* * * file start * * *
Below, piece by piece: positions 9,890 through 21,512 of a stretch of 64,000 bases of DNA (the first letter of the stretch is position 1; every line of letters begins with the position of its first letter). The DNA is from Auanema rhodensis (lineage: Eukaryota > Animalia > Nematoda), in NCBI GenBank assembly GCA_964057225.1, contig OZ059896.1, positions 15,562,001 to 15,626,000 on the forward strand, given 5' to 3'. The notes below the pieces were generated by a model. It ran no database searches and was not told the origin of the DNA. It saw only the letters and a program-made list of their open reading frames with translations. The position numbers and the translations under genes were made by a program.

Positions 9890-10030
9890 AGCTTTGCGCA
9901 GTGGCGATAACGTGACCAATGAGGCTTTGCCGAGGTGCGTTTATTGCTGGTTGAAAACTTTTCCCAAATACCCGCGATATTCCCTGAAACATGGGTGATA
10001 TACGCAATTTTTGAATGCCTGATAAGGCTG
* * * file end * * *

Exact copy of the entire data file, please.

Below, piece by piece: positions 9,890 through 21,512 of a stretch of 64,000 bases of DNA (the first letter of the stretch is position 1; every line of letters begins with the position of its first letter). The DNA is from Auanema rhodensis (lineage: Eukaryota > Animalia > Nematoda), in NCBI GenBank assembly GCA_964057225.1, contig OZ059896.1, positions 15,562,001 to 15,626,000 on the forward strand, given 5' to 3'. The notes below the pieces were generated by a model. It ran no database searches and was not told the origin of the DNA. It saw only the letters and a program-made list of their open reading frames with translations. The position numbers and the translations under genes were made by a program.

Positions 9890-10030
9890 AGCTTTGCGCA
9901 GTGGCGATAACGTGACCAATGAGGCTTTGCCGAGGTGCGTTTATTGCTGGTTGAAAACTTTTCCCAAATACCCGCGATATTCCCTGAAACATGGGTGATA
10001 TACGCAATTTTTGAATGCCTGATAAGGCTG